With Hong Kong being one of the world’s biggest financial centres, it is no surprise that art is viewed primarily as a business. However, in the last three years artists have been using street art as a means to communicate, express and expose the growing need for art in everyday life.
Living in Sheung Wan, I pass countless street art pieces on my daily commute. After walking past them time and time again, they simply become a part of the city, its walls, its story. Wanting to share its story, I signed up for a Street Art Walking tour and spent an hour in my own neighborhood learning about the street art and artists who created the illustrations that help tell Hong Kong’s narrative.
The tour began at arguably one of the most famous and iconic street artworks by the local artist, Alex Croft. He was commissioned by Goods of Desire, which is at the junction of Hollywood Road and Graham Street. It depicts the skyline of Kowloon Walled City which was demolished in 1994. This densely populated ungoverned settlement was home to over 33,000 people, 1,000 businesses and 8,800 homes within 6.4 acres. Large, colourful, stylised and garnering historical significance, if you visit Hong Kong, a photo with this as your background is obligatory.
Walking West down Hollywood road, another large work by the artist Robert Sketcherman was commissioned by it’s canvas, Hotel Maderna. It depicts entertainers from the golden age of Hollywood, an interest of the hotel owner and the street in which is it located. Inspired by comic books, Sketcherman actually wanted to work for Marvel but instead uses his artistic abilities to enter the daily lives of locals as a street artist working in the city in which he lives.
The monochromatic work on the corner of Hollywood and Elgin Street was commissioned by the restaurants that call that corner home; La Bouffe, a French resturant, Seoul Brothers, a Korean restaurant and a locally famous Cantonese noodle stall. A french street artist was commissioned by the restaurants to create a work of art that reflects the proximity and mixture of the three different cultures.
Cleon Peterson, a former drug addict, created a work above the entrance to the French restaurant, Les Fils à Maman in a small alley off Hollywood Road. Peterson’s motifs are unmistakable. Monochromatic and violent, his figures, which he calls ‘the shadows’, represent conflict; man versus man, man versus himself and man versus society. These violent images have no geographical borders but apply to every region of the world.
In the courtyard that Les Fils à Maman faces, is the former building where Sun Yat-Sen began the democratic revolution of 1911. Several works in and around the courtyard reference Sun Yat-Sen as well as the significance of this place.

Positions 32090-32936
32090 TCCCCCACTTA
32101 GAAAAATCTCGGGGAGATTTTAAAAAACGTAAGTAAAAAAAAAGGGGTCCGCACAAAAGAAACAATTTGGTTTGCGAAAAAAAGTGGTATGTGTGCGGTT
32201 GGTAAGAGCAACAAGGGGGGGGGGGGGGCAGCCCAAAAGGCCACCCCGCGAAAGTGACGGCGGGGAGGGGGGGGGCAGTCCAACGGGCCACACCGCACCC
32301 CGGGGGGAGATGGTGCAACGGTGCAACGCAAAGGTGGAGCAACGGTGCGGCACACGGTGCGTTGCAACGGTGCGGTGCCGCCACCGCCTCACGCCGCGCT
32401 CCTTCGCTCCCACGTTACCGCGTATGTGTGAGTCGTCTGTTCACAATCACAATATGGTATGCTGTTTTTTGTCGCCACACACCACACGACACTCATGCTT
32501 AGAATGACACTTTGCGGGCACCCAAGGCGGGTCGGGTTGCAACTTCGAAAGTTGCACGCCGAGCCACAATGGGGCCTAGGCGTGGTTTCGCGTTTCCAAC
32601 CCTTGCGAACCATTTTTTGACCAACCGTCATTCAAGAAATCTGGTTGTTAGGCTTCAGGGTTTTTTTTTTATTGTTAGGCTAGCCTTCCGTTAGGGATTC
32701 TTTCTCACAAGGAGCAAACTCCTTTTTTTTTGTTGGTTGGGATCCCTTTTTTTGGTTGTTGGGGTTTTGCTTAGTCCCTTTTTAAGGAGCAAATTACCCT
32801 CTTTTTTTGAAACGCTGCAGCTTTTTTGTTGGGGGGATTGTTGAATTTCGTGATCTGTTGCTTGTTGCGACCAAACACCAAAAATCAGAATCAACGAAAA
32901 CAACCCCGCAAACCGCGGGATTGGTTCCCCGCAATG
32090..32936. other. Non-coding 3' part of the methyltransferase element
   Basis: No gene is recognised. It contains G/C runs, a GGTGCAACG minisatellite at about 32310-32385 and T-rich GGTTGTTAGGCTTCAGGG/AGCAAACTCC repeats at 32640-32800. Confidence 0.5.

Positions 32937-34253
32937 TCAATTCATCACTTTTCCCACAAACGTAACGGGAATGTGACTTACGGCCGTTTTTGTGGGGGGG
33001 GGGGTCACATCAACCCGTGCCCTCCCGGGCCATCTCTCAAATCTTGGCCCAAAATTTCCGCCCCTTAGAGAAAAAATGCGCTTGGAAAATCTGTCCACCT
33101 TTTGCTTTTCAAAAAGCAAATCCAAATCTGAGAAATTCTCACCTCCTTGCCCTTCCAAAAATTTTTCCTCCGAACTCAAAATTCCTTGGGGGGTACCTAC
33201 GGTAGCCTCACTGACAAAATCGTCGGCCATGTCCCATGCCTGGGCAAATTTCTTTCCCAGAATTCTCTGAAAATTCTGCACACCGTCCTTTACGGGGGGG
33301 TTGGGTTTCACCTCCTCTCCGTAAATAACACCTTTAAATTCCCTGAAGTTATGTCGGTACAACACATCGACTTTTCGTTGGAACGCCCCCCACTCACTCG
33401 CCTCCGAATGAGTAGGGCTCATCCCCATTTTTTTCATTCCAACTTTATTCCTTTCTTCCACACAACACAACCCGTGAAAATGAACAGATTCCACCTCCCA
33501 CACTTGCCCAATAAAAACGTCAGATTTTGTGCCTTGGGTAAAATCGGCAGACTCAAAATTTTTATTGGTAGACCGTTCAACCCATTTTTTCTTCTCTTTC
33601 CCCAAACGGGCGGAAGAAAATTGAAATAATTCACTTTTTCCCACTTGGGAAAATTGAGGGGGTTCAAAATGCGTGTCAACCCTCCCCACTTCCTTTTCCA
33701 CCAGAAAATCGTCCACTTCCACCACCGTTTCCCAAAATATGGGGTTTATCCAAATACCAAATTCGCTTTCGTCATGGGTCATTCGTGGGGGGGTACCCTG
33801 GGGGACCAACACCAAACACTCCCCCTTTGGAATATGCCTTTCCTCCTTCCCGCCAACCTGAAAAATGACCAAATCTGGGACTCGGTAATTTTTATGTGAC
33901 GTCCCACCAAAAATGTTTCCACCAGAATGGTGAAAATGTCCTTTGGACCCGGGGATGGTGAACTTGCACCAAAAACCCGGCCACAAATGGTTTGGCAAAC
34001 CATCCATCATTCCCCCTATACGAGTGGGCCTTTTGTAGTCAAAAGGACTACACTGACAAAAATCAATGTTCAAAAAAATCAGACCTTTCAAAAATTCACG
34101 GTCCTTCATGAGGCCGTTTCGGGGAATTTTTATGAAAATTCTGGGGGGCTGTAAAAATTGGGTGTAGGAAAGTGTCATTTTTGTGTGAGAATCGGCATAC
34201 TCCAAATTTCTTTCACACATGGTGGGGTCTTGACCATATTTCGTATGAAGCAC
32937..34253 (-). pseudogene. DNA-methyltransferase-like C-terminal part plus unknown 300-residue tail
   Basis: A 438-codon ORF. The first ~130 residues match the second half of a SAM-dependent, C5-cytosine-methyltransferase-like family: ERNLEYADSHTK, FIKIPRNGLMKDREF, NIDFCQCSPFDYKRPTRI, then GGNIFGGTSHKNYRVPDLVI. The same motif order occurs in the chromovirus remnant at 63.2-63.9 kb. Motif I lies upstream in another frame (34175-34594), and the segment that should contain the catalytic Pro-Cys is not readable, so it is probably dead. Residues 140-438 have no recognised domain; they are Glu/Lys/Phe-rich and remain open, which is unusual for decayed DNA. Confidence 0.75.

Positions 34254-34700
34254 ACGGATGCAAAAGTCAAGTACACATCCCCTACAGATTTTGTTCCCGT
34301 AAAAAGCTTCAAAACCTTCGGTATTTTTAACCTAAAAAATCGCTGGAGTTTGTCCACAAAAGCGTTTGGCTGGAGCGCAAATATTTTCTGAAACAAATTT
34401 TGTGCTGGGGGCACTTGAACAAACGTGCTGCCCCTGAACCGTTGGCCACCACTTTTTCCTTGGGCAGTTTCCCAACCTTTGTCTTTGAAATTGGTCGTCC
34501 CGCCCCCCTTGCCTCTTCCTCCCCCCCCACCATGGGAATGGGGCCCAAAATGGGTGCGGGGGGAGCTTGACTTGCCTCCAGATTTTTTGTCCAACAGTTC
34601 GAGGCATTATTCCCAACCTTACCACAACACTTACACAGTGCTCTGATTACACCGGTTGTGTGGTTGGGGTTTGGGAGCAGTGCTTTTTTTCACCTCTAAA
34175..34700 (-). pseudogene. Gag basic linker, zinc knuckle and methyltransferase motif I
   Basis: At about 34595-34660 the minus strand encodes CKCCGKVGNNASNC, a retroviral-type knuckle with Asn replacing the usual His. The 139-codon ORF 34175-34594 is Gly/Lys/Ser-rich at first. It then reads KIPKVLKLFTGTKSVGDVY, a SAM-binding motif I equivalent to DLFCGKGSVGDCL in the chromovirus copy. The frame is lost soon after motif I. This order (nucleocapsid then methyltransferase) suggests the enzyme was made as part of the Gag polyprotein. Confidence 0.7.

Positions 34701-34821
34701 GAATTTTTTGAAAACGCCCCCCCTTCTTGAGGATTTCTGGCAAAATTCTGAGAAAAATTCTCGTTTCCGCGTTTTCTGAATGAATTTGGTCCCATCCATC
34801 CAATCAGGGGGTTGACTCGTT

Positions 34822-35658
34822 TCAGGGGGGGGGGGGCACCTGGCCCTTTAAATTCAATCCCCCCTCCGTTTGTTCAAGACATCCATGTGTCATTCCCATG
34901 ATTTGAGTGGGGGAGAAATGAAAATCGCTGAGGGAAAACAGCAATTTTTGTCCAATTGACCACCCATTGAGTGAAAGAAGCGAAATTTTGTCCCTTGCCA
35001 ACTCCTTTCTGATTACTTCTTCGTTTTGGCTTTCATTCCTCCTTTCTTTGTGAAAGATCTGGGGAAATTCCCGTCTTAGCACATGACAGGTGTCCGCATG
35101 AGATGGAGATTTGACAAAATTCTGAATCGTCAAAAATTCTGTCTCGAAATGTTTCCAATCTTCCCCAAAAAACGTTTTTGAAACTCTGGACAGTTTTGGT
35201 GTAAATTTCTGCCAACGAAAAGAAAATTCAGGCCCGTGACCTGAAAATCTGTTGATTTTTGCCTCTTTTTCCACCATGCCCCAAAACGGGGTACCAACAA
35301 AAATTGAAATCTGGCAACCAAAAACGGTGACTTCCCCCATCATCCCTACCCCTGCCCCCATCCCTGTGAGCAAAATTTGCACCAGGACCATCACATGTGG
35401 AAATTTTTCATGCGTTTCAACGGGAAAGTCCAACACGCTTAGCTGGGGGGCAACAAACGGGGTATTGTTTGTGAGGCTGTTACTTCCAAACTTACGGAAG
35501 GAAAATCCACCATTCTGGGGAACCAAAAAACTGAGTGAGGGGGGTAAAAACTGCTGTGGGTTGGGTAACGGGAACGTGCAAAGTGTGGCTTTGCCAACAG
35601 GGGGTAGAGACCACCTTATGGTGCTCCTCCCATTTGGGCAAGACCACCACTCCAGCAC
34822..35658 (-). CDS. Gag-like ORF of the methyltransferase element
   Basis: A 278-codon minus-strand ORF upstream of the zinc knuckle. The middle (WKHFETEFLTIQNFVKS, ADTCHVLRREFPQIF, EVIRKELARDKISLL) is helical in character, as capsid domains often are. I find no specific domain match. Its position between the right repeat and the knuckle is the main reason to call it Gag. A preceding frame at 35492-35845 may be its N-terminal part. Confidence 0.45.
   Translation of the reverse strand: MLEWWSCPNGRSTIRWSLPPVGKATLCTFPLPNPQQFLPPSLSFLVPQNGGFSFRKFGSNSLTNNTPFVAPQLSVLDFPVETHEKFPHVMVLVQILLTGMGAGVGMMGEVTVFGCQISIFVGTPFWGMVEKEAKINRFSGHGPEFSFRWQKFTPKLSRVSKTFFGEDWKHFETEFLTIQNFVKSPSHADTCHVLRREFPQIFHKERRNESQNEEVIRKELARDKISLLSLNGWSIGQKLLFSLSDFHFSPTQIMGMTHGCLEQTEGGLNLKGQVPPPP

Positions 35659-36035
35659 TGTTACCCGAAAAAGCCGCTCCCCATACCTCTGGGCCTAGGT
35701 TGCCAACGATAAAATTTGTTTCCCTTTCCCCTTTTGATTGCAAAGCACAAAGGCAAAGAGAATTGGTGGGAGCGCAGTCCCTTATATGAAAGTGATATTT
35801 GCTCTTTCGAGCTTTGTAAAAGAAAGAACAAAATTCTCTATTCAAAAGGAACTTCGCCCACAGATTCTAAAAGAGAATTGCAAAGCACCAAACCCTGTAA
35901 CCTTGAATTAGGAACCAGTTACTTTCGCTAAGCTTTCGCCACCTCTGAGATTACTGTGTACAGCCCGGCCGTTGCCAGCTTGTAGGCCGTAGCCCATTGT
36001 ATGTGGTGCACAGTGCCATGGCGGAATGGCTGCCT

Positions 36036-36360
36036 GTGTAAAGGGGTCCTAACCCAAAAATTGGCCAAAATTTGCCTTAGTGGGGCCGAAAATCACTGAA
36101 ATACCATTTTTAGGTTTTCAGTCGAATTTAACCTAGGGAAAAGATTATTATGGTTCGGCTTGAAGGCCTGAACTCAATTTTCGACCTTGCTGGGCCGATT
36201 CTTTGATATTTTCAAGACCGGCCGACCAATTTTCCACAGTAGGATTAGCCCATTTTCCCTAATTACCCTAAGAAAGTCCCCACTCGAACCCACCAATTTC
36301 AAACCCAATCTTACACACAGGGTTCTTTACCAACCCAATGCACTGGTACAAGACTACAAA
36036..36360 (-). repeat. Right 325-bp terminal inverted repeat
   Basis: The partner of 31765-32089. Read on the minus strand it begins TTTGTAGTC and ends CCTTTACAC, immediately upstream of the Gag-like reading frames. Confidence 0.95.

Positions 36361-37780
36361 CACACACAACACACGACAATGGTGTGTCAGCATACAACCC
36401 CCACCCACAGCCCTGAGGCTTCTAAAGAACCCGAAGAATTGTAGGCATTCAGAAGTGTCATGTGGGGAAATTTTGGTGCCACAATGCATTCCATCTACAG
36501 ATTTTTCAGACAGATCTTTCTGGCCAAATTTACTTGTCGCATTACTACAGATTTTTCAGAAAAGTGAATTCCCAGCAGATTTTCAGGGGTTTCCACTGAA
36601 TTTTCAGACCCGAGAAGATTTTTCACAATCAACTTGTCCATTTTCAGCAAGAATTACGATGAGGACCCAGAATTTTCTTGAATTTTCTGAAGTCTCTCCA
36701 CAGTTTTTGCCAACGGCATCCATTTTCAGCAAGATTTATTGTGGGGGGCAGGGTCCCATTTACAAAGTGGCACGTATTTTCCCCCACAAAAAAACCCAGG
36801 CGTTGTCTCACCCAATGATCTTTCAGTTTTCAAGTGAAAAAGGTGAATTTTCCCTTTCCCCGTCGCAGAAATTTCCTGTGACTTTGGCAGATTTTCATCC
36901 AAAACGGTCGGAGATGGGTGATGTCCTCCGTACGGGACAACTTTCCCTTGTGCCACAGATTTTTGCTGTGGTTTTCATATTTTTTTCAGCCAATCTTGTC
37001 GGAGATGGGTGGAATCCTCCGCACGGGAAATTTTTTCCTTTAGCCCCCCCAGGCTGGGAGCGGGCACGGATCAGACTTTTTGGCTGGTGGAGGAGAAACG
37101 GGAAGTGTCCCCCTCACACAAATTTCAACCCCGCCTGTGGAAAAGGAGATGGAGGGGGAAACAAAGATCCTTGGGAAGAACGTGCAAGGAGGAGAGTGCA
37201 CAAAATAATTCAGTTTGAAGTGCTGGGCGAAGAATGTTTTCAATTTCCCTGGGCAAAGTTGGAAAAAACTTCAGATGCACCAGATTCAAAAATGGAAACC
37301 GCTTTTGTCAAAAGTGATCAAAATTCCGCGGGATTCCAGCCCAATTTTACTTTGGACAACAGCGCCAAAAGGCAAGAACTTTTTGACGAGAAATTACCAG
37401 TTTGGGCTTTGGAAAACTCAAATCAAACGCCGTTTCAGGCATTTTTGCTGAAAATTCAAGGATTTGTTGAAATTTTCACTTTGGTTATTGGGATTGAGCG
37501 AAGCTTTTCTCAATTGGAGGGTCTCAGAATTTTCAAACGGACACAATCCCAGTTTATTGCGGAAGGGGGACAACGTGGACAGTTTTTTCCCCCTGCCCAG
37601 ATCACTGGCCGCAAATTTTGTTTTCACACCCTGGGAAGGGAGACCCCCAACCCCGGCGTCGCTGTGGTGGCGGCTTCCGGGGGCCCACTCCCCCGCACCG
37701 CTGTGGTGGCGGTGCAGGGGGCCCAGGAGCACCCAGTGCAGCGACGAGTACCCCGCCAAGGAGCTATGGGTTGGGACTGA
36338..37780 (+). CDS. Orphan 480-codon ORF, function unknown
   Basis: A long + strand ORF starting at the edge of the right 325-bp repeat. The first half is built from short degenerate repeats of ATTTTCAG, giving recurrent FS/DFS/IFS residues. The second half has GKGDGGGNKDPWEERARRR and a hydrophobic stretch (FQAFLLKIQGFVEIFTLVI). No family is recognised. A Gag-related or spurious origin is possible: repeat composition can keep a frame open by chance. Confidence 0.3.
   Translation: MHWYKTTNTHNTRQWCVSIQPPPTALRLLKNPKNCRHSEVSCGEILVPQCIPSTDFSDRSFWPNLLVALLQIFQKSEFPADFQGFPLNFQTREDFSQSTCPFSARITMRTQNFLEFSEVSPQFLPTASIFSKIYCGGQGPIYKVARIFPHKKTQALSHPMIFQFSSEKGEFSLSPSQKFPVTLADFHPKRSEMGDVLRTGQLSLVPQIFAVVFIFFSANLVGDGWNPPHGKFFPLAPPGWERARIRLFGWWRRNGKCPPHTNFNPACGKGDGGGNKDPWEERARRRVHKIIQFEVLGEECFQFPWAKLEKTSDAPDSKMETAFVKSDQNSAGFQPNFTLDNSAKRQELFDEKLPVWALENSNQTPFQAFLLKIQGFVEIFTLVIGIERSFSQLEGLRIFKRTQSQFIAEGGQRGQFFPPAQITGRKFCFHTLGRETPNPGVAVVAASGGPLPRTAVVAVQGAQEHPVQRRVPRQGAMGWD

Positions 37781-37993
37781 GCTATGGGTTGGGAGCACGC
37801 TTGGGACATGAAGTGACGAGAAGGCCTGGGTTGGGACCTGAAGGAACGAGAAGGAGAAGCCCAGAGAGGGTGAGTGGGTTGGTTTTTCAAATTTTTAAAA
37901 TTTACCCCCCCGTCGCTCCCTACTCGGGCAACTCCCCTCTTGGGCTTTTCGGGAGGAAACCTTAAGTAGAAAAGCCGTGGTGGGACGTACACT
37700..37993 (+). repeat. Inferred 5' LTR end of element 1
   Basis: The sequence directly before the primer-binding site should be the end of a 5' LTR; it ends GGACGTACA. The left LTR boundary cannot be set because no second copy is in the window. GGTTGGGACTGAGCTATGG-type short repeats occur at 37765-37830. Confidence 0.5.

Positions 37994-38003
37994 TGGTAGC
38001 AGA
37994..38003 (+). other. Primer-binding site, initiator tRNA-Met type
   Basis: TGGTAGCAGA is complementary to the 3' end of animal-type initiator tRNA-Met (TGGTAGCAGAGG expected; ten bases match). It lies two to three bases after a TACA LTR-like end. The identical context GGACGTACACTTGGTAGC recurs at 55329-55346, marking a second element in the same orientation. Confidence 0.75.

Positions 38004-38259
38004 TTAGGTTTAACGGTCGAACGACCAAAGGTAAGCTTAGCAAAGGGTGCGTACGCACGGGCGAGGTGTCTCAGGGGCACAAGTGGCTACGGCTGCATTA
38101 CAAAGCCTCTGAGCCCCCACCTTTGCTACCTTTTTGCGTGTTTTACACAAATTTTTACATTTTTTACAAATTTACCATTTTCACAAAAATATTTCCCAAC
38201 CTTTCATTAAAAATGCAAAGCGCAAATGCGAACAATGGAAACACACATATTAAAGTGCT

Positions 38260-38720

After heading through the park, turn left towards Aberdeen Street where you will find an ever-changing alley of art. If you are lucky, one of Cath Love’s Jeli Boos will be waiting for you. Curvy and connected to location in which she has been created, there are dozens of Jelly Boos fiercely fashioned on facades all over the city.
Take a left down Gough Street where you will find yourself near another famous noodle stall as well as a large work by street artist, Finn Dec. Known for his ability to create fine details with only aerosol cans, Fin Dac usually depicts women from different countries and cultures, but this work is unusual and special as it also includes a man.
Head up the stairs back towards Hollywood Road and see if you can spot a cat and a dragon. The cat known as Mr. Chat first appeared in Paris in 1997 and is by an unknown artist. His cheeky smile can be spotted in cities all over the world. The French artist, Invader, also has art work around the world and with several in and around Hong Kong. The dragon here is one of his ‘Invaders’ which are pixel-like tile creations. Other invaders have invaded the Leuvre, the ocean, high altitudes and even space! Fingers crossed these two works will still be there, as they were illegally done and often disappear overnight.
Home to an ever changing spot for commissioned street art, the top of the stairway has showcased hundreds of works over the years. This year, Shepherds Ferry has a large red, black and white work representing his iconic style and a common message in his art – peace. Shepherds Ferry is well known for his Obey clothing line and the 2008 Obama campaign poster.
Below is the tour provider if you are keen to book with them tour. Note that is costs $150 HKD and last just over an hour. If you live in Hong Kong, I would recommend doing the tour yourself with the aid of the info above. My only add-in would be to start with a Bloody Mary at the Globe prior to starting beginning your walk about and then finish with lunch as one of the local noodle stalls or Fast Gourmet. Fast Gourmet’s chicken salad does not disappoint!